What happens to the $U(1)_B U(1)_Y^2$ anomaly in the Standard Model?

Baryon number $U(1)_B$ is anomalous in the Standard Model, as can be seen by computing a $U(1)_B SU(2)_L^2$ triangle diagram. This implies that $$\partial_\mu J^{\mu B} \sim W_{\mu\nu} \tilde{W}^{\mu\nu}$$ where $W_{\mu\nu}$ is the $SU(2)_L$ field strength, which allows the nonconservation of baryon number by topologically nontrivial field configurations.

According to Schwartz's QFT textbook, all other contributions to the $U(1)_B$ anomaly vanish, but I can't see why that is. In the case of $U(1)_B U(1)_Y^2$, we should have a contribution proportional to $$\sum_{\text{LH quarks}} Y_i^2 - \sum_{\text{RH quarks}} Y_i^2 \propto 2 \left( \frac16 \right)^2 - \left(\frac23 \right)^2 - \left(-\frac13\right)^2 \neq 0.$$ What am I doing wrong in this computation?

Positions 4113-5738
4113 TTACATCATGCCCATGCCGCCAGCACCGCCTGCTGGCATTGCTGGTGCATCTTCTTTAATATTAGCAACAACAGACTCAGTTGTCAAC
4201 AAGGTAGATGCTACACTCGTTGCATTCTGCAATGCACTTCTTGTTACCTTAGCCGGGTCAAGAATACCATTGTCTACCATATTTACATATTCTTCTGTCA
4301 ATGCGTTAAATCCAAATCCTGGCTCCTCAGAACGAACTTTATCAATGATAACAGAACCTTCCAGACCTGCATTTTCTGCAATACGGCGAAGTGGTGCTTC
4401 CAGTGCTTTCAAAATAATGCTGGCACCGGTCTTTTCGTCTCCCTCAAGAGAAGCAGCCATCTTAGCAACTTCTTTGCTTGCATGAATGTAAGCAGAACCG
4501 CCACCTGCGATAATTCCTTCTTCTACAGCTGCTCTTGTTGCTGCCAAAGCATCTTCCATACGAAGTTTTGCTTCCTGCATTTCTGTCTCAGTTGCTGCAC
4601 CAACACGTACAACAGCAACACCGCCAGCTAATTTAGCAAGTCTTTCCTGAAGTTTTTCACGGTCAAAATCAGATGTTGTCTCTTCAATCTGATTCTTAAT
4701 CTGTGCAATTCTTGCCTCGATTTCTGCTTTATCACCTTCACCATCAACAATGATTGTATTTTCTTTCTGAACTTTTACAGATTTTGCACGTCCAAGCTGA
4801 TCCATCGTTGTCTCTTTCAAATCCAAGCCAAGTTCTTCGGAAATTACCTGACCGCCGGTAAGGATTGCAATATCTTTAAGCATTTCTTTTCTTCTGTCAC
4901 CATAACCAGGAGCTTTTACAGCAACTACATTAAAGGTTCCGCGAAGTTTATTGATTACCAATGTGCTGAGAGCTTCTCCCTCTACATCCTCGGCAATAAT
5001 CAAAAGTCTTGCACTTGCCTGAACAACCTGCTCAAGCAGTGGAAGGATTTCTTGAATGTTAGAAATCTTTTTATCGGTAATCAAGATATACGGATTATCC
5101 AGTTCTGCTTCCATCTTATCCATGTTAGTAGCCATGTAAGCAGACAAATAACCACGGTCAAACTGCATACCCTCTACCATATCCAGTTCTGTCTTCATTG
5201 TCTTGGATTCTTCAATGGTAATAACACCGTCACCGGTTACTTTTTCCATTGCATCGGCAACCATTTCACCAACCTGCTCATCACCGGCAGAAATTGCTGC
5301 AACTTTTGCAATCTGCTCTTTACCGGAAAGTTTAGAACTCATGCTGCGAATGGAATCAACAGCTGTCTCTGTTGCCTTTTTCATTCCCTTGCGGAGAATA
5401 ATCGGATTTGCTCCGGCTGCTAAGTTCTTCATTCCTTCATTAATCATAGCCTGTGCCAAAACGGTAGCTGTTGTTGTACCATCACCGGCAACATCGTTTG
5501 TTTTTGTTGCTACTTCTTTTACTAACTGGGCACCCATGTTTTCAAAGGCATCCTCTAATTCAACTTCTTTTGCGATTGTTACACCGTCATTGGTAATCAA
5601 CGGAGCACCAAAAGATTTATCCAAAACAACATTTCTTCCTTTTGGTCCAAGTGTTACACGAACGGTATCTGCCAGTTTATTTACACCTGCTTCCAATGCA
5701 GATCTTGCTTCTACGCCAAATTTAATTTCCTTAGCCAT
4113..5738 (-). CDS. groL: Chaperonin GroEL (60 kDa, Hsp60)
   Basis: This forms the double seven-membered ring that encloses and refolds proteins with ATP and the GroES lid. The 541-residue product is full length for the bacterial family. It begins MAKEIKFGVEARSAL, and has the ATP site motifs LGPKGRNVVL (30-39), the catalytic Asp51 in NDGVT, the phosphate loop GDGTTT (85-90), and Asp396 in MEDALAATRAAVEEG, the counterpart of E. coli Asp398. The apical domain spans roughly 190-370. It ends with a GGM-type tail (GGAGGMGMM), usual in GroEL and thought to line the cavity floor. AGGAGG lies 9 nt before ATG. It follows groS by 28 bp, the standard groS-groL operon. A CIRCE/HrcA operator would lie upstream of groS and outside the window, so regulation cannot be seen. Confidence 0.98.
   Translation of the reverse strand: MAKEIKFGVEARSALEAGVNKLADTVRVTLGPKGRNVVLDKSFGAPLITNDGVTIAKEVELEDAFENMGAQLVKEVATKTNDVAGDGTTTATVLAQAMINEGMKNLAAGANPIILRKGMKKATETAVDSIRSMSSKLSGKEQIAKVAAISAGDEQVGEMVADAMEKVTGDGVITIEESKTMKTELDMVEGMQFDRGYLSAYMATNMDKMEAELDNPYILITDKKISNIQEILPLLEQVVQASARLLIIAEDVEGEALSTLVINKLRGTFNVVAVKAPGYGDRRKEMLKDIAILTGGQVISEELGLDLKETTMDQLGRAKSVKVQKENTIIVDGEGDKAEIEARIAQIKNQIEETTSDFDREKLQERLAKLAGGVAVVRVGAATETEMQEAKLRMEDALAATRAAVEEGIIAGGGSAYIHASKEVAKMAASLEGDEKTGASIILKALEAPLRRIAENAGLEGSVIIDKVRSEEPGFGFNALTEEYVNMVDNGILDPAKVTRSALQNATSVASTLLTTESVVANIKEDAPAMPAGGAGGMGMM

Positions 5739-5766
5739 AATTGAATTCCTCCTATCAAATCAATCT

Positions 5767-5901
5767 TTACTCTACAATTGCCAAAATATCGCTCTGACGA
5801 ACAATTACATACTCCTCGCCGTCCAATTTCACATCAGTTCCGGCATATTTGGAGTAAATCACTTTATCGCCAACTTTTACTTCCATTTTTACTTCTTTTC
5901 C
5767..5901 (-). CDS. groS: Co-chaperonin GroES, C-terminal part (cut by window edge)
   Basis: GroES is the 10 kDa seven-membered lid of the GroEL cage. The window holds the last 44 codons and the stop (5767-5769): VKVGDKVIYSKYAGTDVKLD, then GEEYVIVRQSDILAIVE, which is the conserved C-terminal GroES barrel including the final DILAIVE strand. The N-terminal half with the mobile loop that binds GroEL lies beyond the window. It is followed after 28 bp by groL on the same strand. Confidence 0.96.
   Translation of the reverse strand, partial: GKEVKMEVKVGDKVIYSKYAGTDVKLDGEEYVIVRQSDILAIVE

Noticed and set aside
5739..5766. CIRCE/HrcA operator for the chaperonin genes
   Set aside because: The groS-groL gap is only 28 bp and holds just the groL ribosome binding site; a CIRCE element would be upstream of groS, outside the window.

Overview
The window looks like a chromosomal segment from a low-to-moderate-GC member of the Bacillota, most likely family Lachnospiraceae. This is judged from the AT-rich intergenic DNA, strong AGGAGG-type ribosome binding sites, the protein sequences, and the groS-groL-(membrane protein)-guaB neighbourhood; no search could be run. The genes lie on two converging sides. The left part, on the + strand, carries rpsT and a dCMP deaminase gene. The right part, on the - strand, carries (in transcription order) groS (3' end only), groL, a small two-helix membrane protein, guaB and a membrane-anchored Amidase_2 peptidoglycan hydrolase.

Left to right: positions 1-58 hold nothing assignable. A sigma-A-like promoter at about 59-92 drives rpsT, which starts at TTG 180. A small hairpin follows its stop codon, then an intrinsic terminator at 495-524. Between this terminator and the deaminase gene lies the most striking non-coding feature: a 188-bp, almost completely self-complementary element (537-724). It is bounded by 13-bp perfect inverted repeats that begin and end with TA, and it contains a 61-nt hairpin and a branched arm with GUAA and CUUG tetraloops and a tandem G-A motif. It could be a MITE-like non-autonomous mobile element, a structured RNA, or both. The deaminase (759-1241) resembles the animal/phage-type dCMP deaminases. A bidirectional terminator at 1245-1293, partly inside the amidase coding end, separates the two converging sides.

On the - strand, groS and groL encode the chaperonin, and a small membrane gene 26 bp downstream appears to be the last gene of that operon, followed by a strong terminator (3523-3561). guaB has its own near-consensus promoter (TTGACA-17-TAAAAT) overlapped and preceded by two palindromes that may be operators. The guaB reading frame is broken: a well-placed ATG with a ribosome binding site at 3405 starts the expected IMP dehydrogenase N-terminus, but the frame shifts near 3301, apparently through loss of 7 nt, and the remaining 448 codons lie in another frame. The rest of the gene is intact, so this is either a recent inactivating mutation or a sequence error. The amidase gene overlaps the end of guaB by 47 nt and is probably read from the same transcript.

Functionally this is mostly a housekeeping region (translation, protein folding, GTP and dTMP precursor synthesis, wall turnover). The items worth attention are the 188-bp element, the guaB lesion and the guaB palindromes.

• Related and links thereto ... There are no U(1) instantons.... Jul 24 '18 at 16:06

Actually, there's nothing wrong with this computation; Schwartz's statement is simply incorrect. There is indeed a $U(1)_B U(1)_Y^2$ anomaly, which implies $$\partial_\mu J^{\mu B} \sim W_{\mu\nu} \tilde{W}^{\mu\nu} + B_{\mu\nu} \tilde{B}^{\mu\nu}$$ where $B_{\mu\nu}$ is the $U(1)_Y$ field strength. The reason this second term is rarely mentioned is that there are no $U(1)_Y$ instantons. That is, while there can be local violations of baryon number conservation, you can't get a global violation of baryon number from $B_{\mu\nu}$ configurations.